Sunday, April 15, 2007


Scientific Name: Crescentia cujete

Plant Family: Bignoniaceae

Other Names: luch, hom, huaz, tree gourd, wild calabash, jicara

The calabash is a vine grown for its fruit, which can either be harvested young, and used as a vegetable, or harvested mature, dried, and used as a bottle, utensil, or pipe. For this reason, one of the calabash subspecies is known as the bottle gourd. The fresh fruit has a smooth, light green skin and white flesh.

The calabash is an evergreen tree reaching 20 to 30 feet in height, with a broad, irregular crown composed of long, spreading branches clothed in two to six-inch-long, bright green leaves, which create moderate shade beneath the tree. The calabash stands out for its year-round production of flowers and fruit, both of which are unusual. The two- inch-wide flowers are yellow/green, with red or purple veins, are cup-shaped, and appear to emerge directly from the branches. These are followed by the emergence of the large, round fruit, 5 to 12 inches in diameter, with a smooth, hard shell, which hang directly beneath the branches.

calabash ripening in the tree

The calabash was one of the first cultivated plants in the world, grown not for food but as a container.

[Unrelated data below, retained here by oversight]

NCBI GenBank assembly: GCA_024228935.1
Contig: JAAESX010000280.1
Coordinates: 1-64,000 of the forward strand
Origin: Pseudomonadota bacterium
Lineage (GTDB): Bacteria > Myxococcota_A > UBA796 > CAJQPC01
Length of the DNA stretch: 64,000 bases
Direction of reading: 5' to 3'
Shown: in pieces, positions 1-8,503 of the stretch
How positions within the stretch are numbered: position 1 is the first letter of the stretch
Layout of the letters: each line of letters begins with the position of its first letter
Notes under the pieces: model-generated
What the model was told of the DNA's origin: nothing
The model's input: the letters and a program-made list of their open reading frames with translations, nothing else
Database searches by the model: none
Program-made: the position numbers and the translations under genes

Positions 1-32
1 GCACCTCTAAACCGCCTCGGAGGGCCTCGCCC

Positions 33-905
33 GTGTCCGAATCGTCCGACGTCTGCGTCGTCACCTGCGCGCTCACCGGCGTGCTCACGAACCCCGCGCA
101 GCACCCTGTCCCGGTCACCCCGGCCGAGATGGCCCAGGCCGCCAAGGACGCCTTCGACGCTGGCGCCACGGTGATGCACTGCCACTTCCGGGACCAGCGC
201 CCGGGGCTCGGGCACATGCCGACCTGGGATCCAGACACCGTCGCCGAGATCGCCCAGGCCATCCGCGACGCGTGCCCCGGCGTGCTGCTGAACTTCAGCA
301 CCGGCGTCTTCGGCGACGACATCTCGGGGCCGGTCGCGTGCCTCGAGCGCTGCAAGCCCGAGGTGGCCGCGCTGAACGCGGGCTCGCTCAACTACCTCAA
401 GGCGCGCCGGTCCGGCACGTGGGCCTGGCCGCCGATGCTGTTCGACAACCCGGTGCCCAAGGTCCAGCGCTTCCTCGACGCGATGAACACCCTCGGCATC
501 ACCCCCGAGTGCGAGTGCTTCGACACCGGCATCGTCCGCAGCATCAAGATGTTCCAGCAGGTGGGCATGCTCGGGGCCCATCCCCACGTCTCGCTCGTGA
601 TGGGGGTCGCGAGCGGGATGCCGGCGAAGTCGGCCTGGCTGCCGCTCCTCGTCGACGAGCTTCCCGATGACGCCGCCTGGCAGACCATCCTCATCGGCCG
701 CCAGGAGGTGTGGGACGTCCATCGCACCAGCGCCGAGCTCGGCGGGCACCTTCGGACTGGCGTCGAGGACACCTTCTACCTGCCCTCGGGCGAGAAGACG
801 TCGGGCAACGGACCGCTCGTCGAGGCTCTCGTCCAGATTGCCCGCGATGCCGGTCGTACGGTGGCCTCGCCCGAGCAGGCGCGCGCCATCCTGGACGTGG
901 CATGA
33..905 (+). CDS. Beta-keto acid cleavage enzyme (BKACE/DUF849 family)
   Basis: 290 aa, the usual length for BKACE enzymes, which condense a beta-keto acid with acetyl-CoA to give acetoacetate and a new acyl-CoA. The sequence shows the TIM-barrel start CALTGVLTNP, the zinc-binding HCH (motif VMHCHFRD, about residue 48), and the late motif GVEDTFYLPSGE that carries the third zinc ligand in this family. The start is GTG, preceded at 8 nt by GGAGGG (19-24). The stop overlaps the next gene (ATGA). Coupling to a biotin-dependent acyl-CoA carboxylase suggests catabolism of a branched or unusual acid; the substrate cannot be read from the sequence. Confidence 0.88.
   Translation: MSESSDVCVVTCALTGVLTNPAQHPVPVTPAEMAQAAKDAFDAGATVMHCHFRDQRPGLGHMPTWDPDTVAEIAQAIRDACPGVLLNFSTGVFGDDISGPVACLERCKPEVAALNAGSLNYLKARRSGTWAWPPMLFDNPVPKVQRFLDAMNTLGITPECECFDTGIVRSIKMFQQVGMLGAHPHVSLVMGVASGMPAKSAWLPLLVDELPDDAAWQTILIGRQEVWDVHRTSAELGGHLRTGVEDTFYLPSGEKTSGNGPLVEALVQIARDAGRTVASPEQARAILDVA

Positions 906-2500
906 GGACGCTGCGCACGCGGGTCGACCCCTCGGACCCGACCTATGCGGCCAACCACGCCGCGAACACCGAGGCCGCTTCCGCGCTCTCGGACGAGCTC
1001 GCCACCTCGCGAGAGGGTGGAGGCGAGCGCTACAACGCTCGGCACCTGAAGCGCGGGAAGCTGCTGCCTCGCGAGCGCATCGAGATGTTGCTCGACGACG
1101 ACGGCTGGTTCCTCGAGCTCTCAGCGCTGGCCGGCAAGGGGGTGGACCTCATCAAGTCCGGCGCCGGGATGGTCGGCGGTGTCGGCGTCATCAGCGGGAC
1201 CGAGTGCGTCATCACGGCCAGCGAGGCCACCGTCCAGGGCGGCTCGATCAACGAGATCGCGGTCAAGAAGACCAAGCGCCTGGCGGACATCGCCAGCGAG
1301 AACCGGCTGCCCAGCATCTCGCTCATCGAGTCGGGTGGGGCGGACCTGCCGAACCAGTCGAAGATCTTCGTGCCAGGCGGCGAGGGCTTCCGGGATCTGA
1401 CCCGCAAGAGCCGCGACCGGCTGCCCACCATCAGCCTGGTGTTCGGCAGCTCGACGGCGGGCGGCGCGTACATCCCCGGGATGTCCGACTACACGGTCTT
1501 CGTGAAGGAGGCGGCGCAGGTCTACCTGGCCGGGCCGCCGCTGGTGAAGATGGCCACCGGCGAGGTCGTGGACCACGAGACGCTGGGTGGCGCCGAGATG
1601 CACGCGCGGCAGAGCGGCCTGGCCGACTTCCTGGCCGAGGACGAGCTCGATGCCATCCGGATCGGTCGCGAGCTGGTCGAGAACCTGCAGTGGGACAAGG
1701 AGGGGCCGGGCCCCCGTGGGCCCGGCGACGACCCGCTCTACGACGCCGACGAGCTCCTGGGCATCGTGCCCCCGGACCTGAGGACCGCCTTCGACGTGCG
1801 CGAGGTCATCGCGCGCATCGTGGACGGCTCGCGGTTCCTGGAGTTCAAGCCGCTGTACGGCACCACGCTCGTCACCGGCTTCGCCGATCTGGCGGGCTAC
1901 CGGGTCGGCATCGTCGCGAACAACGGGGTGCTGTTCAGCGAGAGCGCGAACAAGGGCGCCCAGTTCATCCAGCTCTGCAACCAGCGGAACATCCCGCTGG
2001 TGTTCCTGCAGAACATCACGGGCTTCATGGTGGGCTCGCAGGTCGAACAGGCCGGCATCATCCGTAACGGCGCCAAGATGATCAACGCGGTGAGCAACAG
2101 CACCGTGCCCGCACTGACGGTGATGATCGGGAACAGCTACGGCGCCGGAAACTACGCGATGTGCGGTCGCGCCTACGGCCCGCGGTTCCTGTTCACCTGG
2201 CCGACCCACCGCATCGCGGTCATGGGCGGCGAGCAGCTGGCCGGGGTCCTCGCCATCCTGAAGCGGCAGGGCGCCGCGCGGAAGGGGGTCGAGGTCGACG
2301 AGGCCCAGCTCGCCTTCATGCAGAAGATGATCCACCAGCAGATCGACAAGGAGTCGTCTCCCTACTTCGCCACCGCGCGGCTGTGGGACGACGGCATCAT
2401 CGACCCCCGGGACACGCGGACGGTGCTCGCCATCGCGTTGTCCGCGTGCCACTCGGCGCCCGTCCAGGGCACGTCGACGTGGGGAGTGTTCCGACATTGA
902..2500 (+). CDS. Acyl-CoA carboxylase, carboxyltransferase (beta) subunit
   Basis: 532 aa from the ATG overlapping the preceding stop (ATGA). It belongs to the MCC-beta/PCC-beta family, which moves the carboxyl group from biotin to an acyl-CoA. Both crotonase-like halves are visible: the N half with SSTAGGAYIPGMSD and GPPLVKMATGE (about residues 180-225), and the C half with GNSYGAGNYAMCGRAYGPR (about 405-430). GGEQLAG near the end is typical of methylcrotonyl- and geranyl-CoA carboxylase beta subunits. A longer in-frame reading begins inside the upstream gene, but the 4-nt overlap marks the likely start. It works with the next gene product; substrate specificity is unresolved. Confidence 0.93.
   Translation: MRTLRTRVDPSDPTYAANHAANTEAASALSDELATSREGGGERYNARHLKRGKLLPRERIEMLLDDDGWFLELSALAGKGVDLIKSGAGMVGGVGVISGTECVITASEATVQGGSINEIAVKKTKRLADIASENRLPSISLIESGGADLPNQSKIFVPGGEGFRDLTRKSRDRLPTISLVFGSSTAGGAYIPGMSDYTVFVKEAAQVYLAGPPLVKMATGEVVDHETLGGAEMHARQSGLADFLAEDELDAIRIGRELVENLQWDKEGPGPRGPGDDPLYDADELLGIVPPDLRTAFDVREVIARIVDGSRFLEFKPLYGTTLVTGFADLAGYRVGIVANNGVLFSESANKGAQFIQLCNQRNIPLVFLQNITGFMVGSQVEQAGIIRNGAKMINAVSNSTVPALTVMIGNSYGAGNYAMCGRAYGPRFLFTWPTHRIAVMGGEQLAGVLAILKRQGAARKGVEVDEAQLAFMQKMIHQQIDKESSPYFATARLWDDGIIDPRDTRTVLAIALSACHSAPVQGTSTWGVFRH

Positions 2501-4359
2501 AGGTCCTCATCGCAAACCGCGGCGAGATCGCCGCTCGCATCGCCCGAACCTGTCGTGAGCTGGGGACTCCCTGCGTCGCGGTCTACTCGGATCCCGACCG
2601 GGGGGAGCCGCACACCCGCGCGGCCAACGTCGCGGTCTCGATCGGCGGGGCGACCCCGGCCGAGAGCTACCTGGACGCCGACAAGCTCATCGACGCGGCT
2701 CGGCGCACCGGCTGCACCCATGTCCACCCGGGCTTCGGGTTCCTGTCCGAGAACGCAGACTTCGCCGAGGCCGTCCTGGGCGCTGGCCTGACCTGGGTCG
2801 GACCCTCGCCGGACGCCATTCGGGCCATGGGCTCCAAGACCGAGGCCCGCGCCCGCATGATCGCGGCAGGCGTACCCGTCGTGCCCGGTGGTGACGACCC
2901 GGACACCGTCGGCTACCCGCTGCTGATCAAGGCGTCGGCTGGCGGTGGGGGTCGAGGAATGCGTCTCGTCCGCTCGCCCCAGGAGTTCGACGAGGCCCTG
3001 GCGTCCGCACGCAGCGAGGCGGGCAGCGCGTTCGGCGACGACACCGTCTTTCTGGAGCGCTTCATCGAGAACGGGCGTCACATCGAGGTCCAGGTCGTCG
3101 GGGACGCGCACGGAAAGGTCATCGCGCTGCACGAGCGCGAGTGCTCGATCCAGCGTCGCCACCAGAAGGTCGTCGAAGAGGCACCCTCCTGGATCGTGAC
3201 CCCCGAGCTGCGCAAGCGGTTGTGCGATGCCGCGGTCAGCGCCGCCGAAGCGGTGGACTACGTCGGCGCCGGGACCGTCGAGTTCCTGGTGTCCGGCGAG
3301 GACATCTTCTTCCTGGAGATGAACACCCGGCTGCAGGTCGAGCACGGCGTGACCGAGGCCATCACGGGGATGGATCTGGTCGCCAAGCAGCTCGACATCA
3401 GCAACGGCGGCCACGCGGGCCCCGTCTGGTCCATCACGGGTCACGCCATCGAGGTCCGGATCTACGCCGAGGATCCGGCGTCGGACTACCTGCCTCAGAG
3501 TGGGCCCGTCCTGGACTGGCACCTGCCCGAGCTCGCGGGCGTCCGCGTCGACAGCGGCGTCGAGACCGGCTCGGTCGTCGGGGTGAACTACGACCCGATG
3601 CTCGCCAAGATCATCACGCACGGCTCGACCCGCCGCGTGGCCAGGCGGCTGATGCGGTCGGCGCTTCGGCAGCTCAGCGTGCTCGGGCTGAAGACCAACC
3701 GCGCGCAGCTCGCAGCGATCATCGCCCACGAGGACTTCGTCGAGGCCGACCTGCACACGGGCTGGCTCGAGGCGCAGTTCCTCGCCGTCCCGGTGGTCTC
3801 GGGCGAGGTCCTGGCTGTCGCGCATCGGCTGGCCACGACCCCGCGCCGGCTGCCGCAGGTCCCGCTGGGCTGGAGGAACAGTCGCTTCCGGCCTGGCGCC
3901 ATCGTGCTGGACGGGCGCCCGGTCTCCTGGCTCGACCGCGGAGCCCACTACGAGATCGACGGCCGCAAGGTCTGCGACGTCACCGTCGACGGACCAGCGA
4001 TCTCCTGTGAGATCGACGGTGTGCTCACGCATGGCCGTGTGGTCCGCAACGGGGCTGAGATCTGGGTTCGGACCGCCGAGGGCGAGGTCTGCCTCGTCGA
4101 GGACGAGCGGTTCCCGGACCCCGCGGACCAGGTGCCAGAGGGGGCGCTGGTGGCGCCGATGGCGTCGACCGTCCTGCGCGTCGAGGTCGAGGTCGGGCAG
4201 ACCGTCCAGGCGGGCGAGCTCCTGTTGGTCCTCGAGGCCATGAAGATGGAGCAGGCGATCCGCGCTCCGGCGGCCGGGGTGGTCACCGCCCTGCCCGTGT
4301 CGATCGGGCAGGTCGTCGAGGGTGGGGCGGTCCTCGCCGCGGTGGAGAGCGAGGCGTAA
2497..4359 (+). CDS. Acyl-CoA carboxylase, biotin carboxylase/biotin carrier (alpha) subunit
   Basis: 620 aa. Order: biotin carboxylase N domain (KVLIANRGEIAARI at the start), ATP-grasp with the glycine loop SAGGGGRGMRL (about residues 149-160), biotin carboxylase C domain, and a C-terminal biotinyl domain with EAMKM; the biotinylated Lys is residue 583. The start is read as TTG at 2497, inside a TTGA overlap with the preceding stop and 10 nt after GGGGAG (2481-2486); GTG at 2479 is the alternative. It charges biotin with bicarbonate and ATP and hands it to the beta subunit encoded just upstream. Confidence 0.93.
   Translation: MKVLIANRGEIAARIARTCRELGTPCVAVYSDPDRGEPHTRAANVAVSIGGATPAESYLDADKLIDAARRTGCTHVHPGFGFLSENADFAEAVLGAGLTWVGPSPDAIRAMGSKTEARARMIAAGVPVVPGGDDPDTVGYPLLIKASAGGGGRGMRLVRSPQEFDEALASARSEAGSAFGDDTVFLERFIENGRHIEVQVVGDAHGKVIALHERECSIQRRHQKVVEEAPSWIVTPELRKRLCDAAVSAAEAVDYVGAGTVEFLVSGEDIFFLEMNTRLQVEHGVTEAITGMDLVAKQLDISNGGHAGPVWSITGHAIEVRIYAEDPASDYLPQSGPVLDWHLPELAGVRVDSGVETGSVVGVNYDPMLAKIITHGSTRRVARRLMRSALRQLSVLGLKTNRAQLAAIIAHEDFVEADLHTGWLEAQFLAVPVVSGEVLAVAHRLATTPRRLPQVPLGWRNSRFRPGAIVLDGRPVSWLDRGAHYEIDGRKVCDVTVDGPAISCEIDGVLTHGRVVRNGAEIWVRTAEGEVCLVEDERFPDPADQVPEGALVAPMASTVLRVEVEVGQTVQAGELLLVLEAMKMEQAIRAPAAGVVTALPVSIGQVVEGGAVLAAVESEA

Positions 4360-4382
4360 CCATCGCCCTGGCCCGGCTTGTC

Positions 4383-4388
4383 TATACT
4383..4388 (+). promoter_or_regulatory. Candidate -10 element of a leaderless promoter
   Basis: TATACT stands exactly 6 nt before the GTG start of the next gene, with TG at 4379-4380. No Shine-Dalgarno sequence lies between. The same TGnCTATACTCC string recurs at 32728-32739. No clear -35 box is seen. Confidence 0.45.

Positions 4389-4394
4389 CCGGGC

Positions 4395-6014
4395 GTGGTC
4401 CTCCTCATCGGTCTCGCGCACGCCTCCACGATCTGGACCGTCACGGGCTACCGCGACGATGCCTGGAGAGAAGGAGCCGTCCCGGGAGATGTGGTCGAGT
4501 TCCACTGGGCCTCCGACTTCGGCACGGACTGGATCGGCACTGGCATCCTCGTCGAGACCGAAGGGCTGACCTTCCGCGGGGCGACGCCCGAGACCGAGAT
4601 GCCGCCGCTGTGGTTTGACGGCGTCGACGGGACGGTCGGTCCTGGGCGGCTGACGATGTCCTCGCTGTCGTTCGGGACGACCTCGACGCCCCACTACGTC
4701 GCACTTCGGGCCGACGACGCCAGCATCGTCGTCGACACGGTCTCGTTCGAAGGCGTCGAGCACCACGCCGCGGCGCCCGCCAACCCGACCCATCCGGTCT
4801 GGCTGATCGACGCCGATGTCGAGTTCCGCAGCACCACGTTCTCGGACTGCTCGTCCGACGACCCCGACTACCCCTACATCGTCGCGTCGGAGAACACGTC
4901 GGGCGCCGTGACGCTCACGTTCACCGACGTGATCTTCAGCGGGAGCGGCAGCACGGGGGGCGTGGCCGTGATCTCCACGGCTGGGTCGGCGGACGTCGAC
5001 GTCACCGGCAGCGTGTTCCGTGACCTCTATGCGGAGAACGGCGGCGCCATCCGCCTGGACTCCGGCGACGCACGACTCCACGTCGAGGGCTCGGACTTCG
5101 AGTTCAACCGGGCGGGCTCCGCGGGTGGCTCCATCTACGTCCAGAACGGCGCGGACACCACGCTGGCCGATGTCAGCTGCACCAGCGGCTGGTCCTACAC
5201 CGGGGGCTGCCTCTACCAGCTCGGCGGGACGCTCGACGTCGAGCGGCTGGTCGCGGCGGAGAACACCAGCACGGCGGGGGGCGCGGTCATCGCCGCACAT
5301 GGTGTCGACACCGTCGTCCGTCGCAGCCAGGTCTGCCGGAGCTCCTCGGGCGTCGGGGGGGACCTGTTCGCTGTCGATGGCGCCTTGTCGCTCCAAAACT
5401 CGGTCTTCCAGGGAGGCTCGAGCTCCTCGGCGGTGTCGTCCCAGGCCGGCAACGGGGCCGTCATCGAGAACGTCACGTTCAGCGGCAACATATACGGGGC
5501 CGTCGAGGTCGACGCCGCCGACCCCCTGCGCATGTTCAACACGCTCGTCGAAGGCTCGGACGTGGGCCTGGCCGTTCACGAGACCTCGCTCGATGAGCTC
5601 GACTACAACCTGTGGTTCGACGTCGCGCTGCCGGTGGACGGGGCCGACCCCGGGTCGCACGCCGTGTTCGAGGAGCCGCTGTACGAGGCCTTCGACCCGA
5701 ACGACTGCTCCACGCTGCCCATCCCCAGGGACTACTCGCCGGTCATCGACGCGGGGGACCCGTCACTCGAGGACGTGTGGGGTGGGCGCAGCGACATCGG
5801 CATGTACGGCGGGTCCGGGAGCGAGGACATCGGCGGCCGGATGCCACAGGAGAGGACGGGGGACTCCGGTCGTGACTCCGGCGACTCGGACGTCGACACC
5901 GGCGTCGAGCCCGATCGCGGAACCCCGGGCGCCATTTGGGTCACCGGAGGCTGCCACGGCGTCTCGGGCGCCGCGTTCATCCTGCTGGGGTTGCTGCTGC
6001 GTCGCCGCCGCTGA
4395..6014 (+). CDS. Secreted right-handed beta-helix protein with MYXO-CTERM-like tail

The Calabash is also used in making the Shegureh and Balangi (a type of Xylophone) musical instruments

Balo African xylophone

It is also used by some musicians as a kora.

Seckou Keita playing the kora, a music instrument made from the calabash

The fruit of the calabash tree, which are also called calabash, are very typical of African households. The Calabash is hollowed out and dried, to be used to clean rice, carry water, and just as a food container. Smaller sizes are used as bowls to drink palm wine, blood and milk.

Lamp shade made from the calabash

Mbira a thumb music organ made from the calabash

1 comment:

Anonymous said...

Quality posts is the crucial to interest the viewers to go to see the web site, that's what this web site is providing.
my web page - ledgers